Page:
Creativity and environmental awareness were combined in spectacular fashion this week when the Peru-based NGO Fundación niños del Arco Iris teamed up with local artists and students at the Alfonso Ugarte school, in the country’s capital, to paint a mural that purifies the air of pollutants.
Every square meter of the 100m2 wall was daubed in photocatalytic paint, breaking up carbon dioxide and harmful nitrogen dioxide compounds that pass over it.
“One meter squared is equivalent to one adult tree!” exclaimed lead artist on the project, Estefanía Cox.
“The complete wall measures a hundred meters so we essentially have a wood of 100 trees.”
Speaking to Latin Correspondent, Fundación Niños del Arco Iris -a charity that provides health and education aid to poverty stricken familias in the Urubamba region of Cusco- was clear that the mural had two aims; firstly, to raise awareness of the importance of protecting the environment and secondly, to send a message to the citizens of Lima that education is vital for giving children the opportunity to realize their dreams – a point beautifully conveyed in the mural’s imagery.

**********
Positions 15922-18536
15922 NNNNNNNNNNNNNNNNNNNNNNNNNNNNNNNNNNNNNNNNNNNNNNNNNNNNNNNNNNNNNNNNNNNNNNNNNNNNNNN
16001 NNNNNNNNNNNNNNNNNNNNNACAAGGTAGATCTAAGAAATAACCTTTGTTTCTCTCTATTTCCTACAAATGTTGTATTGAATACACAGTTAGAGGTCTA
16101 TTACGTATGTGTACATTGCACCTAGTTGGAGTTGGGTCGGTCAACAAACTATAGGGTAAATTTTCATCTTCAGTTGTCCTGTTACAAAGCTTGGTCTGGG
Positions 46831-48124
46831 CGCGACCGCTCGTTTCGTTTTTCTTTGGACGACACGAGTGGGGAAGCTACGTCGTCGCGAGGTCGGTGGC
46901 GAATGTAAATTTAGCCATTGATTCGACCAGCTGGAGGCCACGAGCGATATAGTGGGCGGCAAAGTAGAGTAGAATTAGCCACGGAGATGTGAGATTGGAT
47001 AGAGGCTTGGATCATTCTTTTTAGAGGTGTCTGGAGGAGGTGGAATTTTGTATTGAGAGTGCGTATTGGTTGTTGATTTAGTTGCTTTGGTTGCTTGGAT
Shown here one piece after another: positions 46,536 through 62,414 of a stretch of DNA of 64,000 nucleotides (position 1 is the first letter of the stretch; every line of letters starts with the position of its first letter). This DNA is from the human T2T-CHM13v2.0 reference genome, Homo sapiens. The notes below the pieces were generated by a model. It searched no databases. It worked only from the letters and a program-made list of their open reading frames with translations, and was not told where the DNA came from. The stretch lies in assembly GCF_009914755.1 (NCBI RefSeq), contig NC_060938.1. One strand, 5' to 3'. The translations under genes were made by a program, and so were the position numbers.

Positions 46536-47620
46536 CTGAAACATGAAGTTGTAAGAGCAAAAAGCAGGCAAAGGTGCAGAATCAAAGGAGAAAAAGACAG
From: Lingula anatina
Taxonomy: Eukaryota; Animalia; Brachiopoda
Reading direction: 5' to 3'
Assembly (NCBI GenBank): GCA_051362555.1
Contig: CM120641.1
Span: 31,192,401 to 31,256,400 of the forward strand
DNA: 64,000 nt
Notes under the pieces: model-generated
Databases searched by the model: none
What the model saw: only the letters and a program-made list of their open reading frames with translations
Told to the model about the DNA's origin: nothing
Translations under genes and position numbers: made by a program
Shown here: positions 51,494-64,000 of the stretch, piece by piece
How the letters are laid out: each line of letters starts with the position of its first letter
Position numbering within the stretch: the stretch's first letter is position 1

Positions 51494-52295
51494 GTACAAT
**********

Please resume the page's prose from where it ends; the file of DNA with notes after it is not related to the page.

Improving the environment
The project was assisted by the mobile phone company Entel Peru and Asociación Aire, a non-profit group whose mission is to improve the environmental quality of life in Lima through art. Asociación Aire provided the photocatalytic paint for the project and takes its inspiration from similar projects carried out in the Philippines.
Peruvian artists Estefanía Cox, Carolina Paz, Chiara Rosingana y Fania, brought the creative ideas of the students of Alfonso Ugarte school into being.
The result is, as Cox proudly stated testament to, “what can be achieved when private enterprise, educational institutions and art organize together to achieve goals with a social purpose.”